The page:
Posted in 2. Second Series (2009) on April 13, 2010 by thesorcerersapprenticeonline

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Contents

01.   Doherty/Barât, What a Waster (2002)

02.   Doherty/Barât, Up the Bracket (September 2002)

03.   Doherty/Barât, Up the Bracket (October 2002)

04.   Doherty/Barât, Time for Heroes (2003)

05.   Doherty/Barât, Don’t Look Back into the Sun (2003)

06.   Doherty/Barât, Can’t Stand Me Now (2004)

07.   Doherty/Barât, The Libertines (2004)

08.   Doherty/Barât, What Became of the Likely Lads (2004)

09.   Sade, La Philosophie dans le boudoir (1795)

10.   Discography

‘Voluptuaries of all ages, of every sex, to you alone do I offer this work: nourish yourselves upon its principles they favour your passions, and these passions, which cold and insipid moralists have put you in fear of, are merely the means employed by nature to bring man onto the path she prescribes for him; listen only to these delicious passions, for only their voice can lead you to happiness.’

– Marquis de Sade

No. 16, The Society of the Friends of Crime (May 2009)

Posted in 2. Second Series (2009) on April 13, 2010 by thesorcerersapprenticeonline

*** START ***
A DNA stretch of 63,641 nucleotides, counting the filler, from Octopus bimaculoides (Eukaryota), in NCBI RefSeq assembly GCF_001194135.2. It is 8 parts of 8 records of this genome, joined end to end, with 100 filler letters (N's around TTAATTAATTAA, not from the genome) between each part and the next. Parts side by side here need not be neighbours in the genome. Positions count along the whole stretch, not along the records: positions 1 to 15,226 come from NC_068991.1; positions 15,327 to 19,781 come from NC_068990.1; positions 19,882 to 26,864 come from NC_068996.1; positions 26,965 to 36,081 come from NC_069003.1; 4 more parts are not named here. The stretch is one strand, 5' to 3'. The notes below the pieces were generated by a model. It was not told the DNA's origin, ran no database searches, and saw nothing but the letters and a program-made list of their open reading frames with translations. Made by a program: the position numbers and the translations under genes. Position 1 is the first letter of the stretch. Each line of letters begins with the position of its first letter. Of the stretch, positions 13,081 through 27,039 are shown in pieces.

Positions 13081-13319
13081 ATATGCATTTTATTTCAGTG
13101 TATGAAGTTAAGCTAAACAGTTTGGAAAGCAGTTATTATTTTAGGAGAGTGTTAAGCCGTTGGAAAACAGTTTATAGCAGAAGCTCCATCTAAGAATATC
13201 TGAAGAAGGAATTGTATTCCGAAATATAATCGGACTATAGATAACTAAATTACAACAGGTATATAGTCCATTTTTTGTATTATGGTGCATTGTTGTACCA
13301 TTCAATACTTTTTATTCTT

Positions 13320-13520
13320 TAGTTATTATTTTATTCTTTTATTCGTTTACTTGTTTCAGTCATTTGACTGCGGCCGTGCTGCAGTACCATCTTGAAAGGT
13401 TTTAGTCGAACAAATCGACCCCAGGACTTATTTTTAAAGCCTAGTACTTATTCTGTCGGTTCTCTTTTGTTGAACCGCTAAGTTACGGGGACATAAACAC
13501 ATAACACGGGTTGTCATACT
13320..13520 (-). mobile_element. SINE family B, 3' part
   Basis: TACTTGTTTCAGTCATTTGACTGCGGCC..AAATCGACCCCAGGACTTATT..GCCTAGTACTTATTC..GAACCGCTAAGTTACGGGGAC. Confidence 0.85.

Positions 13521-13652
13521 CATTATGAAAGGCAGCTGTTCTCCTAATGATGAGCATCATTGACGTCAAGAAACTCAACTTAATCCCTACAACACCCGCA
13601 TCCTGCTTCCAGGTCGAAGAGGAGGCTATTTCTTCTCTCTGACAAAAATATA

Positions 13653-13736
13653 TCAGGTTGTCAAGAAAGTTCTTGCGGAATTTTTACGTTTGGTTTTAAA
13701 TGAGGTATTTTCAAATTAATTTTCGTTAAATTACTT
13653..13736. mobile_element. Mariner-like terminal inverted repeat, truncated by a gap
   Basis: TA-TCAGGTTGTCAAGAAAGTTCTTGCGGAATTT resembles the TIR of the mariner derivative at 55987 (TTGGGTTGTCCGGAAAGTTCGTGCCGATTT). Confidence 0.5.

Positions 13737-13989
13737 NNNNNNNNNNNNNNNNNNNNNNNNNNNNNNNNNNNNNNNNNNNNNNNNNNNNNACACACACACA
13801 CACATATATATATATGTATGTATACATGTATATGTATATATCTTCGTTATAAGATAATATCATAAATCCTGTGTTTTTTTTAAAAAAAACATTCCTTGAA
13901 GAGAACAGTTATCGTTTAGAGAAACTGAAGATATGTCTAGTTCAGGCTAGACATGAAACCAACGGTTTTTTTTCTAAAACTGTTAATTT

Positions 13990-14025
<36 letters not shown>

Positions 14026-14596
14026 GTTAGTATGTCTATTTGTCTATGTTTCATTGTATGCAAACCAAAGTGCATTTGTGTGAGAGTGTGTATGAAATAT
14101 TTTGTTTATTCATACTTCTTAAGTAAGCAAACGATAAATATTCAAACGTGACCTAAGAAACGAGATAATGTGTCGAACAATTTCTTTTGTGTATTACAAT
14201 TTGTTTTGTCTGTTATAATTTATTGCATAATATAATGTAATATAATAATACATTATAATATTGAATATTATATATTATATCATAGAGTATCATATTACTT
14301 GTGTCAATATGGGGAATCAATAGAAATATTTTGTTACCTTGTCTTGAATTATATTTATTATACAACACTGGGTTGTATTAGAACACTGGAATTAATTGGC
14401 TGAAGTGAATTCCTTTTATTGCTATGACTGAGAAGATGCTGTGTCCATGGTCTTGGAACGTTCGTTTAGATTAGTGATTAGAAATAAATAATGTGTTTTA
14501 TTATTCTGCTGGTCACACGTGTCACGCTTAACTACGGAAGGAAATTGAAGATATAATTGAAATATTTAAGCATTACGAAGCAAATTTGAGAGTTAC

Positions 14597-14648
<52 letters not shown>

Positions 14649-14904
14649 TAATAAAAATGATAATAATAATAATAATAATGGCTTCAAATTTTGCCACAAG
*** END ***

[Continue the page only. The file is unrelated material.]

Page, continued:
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Table of Contents 

  1.       Man Ray, Portrait imaginaire de D. A. F. Sade (1938)

  2.       Sade, ‘Statutes’, L’Histoire de Juliette (1797)

  3.       Masson, Justine de Sade (1928)

  4.       Bellmer, Pour Sade (1947)

  5.       Sade, ‘Oath’, L’Histoire de Juliette (1797)

  6.       Sade, ‘Instructions’, L’Histoire de Juliette (1797)

  7.       Masson, Justine de Sade (1928)

  8.       Note

The Society of the Friends of Crime sets itself up as a secret society in opposition to the social order of the State – in which, nevertheless, it continues to exist according to its own, stringent statutes and laws, which define and ensure the existence of a utopian, ideal world within the dystopian reality of the world beyond its borders.